I know every individual is different but I think body recomposition usually goes like: Bulk, gain weight, gain strength, gain muscle, Cut, lose fat, gain definition, then rinse-repeat. It's generally less efficient/slower to be focused on losing weight and building muscle at the same time, that's why they recommend the Bulk/Cut phase. As one person explained to me; "you have to change gears (bulk), before you start revving up (cut) to the redline again".

  • Step 1) Work out your Total Daily Energy Expenditure, workout what calories you need to eat to be in a calorie deficit. There is no such thing as cheat days, you can eat anything as long as you are under your calorie balance. However, saying this, eating healthy will improve your overall health regardless if you are losing weight or not. The reason why you would need to most likely cut back on fast food, junk food a lot is because it is very calorie dense.

    Work out your macros and keep your protein up, don't neglect carbs and fat though, they are pretty important too.

    Step 2) Drink a good amount of water

    Step 3) Aim for 10,000 Steps every day, no matter what

    Step 4) Take progress photos, at least 2-3 times a week, preferably on an empty stomach. Also weigh yourself on an empty stomach so you know what you are working with. Keep in mind your weight fluctuates so some days you will be lighter than others and this is why you take progress photos to notice the changes.

    Step 5) Best workout split for beginners is a 2 to 3 day full body split where you just work your entire body. It is highly unlikely you have all the equipment to replicate the gym experience, so would recommend getting a gym membership at a cheap gym.

    If you live near Auburn or Casula —> Planet Fitness is about $6 a week
    If you are a student Snap Fitness is about $11.25 a week.

    Regardless, it is worth it investing in a gym membership despite the cost seeming extensive.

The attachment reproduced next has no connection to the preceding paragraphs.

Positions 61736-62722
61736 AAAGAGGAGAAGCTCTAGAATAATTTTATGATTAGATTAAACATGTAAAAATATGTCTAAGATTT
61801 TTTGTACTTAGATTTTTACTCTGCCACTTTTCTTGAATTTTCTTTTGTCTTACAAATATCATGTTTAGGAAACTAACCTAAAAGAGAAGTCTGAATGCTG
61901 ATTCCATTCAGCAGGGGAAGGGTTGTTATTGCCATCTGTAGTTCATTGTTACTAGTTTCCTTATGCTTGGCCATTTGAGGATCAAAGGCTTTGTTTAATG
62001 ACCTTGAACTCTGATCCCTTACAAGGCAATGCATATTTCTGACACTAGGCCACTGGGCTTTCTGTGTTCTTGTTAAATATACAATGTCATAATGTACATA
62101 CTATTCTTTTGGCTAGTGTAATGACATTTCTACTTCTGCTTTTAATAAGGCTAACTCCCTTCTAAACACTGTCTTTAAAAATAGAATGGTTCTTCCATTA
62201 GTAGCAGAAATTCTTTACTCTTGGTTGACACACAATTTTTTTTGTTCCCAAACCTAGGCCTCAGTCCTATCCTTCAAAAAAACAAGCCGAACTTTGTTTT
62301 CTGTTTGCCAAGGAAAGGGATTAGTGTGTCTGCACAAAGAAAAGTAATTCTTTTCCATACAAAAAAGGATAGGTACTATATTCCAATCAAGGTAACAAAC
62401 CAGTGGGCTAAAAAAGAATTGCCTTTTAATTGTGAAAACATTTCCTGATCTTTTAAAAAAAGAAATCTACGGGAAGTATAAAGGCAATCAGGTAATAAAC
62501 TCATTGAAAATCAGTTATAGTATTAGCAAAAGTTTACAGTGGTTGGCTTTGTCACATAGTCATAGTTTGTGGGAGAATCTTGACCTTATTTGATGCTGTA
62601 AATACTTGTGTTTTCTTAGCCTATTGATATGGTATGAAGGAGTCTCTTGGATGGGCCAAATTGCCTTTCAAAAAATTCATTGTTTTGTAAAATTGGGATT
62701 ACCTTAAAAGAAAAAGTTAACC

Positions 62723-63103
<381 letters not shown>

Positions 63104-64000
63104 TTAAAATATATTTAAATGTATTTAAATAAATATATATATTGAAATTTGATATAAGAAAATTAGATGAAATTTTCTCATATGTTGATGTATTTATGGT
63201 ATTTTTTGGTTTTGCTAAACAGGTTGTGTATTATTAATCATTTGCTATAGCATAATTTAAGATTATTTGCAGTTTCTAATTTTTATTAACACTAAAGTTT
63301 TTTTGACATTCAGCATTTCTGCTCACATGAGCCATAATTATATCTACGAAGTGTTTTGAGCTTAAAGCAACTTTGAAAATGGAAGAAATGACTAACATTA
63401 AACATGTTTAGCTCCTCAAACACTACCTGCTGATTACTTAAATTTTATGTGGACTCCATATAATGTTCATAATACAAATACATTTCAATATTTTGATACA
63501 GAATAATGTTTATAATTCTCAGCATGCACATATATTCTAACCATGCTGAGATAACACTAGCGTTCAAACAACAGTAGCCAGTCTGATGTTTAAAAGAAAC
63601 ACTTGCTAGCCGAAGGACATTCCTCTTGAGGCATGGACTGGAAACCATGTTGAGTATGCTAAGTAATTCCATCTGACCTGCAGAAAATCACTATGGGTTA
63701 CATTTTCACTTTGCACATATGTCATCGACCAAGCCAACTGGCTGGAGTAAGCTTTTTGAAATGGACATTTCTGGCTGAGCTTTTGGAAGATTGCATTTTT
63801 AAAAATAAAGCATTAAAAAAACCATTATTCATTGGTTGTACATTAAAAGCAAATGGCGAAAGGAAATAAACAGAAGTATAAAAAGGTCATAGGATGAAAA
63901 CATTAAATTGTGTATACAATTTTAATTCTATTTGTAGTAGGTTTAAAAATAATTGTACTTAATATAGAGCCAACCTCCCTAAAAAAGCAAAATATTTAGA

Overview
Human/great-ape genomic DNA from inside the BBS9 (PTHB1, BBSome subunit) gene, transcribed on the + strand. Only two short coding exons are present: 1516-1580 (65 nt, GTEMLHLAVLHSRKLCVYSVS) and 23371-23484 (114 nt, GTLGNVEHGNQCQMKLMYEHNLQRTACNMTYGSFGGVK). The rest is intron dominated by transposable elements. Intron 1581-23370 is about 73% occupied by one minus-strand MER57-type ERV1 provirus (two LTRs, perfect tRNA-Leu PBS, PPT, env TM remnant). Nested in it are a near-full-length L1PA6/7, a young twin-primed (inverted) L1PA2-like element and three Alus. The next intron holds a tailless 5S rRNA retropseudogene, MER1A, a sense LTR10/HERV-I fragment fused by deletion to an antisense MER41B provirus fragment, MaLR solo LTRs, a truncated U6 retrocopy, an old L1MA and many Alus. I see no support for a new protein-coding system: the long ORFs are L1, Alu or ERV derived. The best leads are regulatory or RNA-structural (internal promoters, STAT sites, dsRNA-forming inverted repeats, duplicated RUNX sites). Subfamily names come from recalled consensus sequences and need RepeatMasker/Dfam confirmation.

Structure your workout with strength training in the beginning followed by HITT or LISS cardio at the end. Again, keep your protein intake steady and high, have plenty of fibre and drink water.

    Once you are serious and want to get some serious gains, consider a 4-6 day split like an Upper/Lower, Push Pull Legs.

    If you plan to solely keep it to home workouts, consider following Calisthenics youtubers, however I do not know your fitness level and a lot of those workouts require beginners to be somewhat fit.

    Your weightloss is a long-term thing and you need to build sustainable habits. Avoid any of the bullshit diets like keto, etc.

    Just train right and eat right. Indulge sometimes and you will be good.

  • +1

    Thank you @thriftysach for your illustrative reply. Yes, its been months in home workout with dumbbells' and weekends 10k run. I can see some progress but minimal.
    Going forward, I will definitely will join a gym and set up a good exercise routine with healthy habits. I will now start to check my calorie intake. Thanks for the link.

  • +1

    Losing weight is 90% diet. I believe simply walking for 30 minutes a day, everyday to kick start your new routine is all you need.

    If you do want to workout, don't use weights. Use the resistance of your own body. Push ups, dips, sit ups.

    • @juiciness are there any certain reasons for not to use weights?

      • +1

        No, just a way to avoid investing in weights at the beginning.

        • That's right @Juiciness, well said.

  • join a group fitness gym like f45, usually you can negotiate a good rate, I've paid $1000 for 7 months each time i've renewed up front. ie 142 a month.

    if you were self motivated and knew what you were doing you wouldn't be in the position in the first place. you may buy all the kit but not bother using it, or know how to use it. Going to a gym gives you access to equipment, social benefits and provides structure which is easier to follow than setting something up at home. if there wasn't in any value in that, people would be fit just by doing body weight exercises, ie burpees, jumping jacks, running up stairs, at home and gyms wouldnt exist.